Florida's Credit Unions
Credit unions go shopping
The credit unions’ acquisitions rankle bankers who think credit unions enjoy unfair advantages in the marketplace.
Credit unions emerged in the 1930s to make financing available to people who couldn’t get a bank loan during the Great Depression. To encourage their growth, Congress allowed credit unions to operate as non-profits exempt from income taxes. Initially, Congress defined a credit union as a group bound by the same occupation, association or location, but in recent years, regulators have loosened membership requirements, helping credit unions to grow their bases of depositors.
Of the 10 deals in the past four years in Florida, the average asset size of the acquiring credit unions was $3 billion, more than 10 times the average size of the acquired banks.
For years, bankers have lobbied Congress unsuccessfully to remove or limit credit unions’ tax-exempt status, saying it amounts to a taxpayer-subsidized competitive advantage over banks. They view the credit unions’ acquisitions of banks as more evidence of a system they think is unfair.
“They want more market share in our state? That’s OK. I don’t have a problem with that. But pay your taxes,” says Alex Sanchez, president and CEO of the Florida Bankers Association. “In Florida, they don’t pay the intangible tax, the sales tax or even the hotel bed tax, in addition to the corporate income tax. We have needs in Florida, and they have to be paid for.”
Sanchez says Congress should end the tax exemption for credit unions with assets of more than $500 million. “It’s time to end corporate welfare,” he says.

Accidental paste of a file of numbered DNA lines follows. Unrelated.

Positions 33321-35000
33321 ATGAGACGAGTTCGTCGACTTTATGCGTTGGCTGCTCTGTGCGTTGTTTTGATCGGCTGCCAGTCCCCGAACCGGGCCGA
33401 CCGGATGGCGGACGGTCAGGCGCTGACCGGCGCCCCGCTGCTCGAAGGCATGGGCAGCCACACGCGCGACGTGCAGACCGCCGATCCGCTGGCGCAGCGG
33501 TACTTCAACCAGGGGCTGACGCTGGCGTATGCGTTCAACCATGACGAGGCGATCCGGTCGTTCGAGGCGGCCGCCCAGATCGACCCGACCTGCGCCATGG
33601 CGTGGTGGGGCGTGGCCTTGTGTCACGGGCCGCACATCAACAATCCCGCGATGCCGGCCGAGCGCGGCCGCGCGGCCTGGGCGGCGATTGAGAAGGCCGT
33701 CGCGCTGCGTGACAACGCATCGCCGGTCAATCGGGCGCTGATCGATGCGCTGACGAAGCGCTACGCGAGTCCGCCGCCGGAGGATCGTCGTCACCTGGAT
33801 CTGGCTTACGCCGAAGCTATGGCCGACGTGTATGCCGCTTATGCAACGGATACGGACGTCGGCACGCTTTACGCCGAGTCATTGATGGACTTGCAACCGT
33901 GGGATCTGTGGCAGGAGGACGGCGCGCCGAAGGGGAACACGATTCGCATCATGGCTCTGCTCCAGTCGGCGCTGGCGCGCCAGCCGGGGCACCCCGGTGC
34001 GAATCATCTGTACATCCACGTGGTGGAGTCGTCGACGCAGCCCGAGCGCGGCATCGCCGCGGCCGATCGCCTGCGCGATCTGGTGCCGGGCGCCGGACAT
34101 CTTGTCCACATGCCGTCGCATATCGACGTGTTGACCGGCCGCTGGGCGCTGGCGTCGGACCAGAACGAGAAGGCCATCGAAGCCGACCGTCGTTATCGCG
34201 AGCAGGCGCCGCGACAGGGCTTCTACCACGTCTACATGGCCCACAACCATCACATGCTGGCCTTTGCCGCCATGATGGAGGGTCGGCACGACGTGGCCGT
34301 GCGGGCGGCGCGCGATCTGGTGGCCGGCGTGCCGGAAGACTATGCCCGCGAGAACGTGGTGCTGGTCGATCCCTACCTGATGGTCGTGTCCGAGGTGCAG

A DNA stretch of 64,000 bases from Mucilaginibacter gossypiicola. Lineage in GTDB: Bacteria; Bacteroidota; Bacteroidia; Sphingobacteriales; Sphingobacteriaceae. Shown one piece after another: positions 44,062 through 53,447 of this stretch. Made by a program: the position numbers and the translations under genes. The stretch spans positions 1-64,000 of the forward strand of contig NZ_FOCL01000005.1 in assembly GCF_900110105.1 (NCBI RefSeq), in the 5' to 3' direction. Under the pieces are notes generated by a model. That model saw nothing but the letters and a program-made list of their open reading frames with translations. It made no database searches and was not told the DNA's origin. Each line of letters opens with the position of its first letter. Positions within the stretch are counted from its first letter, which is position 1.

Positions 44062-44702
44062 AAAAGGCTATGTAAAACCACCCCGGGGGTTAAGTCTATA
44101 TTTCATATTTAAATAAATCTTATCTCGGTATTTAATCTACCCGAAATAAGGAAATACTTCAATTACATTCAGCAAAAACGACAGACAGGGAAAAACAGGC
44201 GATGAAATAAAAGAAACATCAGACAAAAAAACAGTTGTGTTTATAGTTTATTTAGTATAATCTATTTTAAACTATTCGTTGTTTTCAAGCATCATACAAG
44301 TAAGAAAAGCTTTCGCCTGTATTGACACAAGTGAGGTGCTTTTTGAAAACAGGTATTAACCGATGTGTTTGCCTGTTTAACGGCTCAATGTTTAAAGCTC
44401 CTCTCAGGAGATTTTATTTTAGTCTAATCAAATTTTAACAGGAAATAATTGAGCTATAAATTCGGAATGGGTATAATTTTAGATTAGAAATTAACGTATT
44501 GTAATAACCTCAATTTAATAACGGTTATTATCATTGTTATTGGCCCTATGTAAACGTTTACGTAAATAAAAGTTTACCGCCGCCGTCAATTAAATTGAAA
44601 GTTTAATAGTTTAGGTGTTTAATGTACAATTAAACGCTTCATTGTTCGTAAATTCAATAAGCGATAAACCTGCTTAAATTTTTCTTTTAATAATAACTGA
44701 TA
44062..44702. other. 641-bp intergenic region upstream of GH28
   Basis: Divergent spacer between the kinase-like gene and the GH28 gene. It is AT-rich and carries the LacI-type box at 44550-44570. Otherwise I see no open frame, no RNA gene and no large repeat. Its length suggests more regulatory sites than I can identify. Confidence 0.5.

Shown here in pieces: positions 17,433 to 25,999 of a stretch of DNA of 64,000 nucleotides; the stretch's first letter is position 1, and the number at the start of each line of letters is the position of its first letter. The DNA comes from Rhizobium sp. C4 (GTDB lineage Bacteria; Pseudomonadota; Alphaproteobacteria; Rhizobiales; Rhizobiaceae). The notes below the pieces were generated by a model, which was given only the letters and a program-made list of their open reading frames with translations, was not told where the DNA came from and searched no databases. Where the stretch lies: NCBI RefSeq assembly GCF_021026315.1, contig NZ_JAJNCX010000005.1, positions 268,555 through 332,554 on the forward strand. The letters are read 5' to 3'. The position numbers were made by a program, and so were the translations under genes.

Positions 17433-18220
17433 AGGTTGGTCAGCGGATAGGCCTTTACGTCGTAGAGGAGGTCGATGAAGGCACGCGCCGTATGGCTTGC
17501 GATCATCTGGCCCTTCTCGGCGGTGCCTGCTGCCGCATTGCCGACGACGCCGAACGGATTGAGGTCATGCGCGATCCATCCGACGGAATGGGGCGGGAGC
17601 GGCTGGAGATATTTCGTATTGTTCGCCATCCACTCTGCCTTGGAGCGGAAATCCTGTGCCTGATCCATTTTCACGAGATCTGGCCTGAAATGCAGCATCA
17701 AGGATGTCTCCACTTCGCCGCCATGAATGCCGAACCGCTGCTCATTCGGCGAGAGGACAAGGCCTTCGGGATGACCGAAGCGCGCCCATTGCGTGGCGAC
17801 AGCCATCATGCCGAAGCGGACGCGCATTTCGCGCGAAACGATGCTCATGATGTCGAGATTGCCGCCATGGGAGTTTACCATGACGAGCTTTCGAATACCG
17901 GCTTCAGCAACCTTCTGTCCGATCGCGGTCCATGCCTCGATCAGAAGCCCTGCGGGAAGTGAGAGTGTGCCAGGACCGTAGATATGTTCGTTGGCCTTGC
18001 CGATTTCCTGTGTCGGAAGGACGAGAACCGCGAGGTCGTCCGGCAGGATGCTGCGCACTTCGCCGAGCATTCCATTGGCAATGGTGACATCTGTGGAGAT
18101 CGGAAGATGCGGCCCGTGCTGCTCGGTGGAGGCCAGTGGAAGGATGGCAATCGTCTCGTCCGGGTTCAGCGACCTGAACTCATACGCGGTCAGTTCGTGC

Credit unions counter that they pass their tax savings along to members via higher rates on deposits and lower rates on loans. They argue that their cooperative structure justifies their tax exemption and that banks have their own advantages, including the ability to tap securities markets for capital.
“In the banking world, it’s about the shareholder. In the credit union world, it’s about the member,” says Janice Hollar, CFO at Achieva Credit Union. “We’re owned by our members, so our tax structure is different.” As non-profit co-ops, credit unions are member-owned and don’t issue stock; banks are shareholder-owned and run for a profit.
Achieva, one the fastest-growing credit unions in the state, was founded in 1937 to serve public school teachers in Pinellas County, later opening membership to all local residents as regulations changed. In 2010, Achieva expanded south of Pinellas by buying Sarasota Coastal Credit Union. In 2018 — three years after it purchased Calusa Bank — Achieva bought Preferred Community Bank of Fort Myers, adding three branches in Lee County.
With more than $1.7 billion in assets and 160,000 members, Achieva now operates 26 branches in 15 counties in Southwest Florida. In addition to checking and savings accounts, it offers mortgages, credit cards, auto loans, CDs, money-market accounts and small-business loans, traditionally a strong suit of community banks.
“We wanted to be in new markets, and it makes more sense for us to purchase an entity,” Hollar says. “Otherwise, you’re starting from zero.”
Hollar says the acquisitions also allow Achieva to spread fixed and administrative costs over a bigger volume of activity. “As we grow, we can become more efficient, and as we become more efficient, we can offer better rates, more services and lower fees for our members,” she says.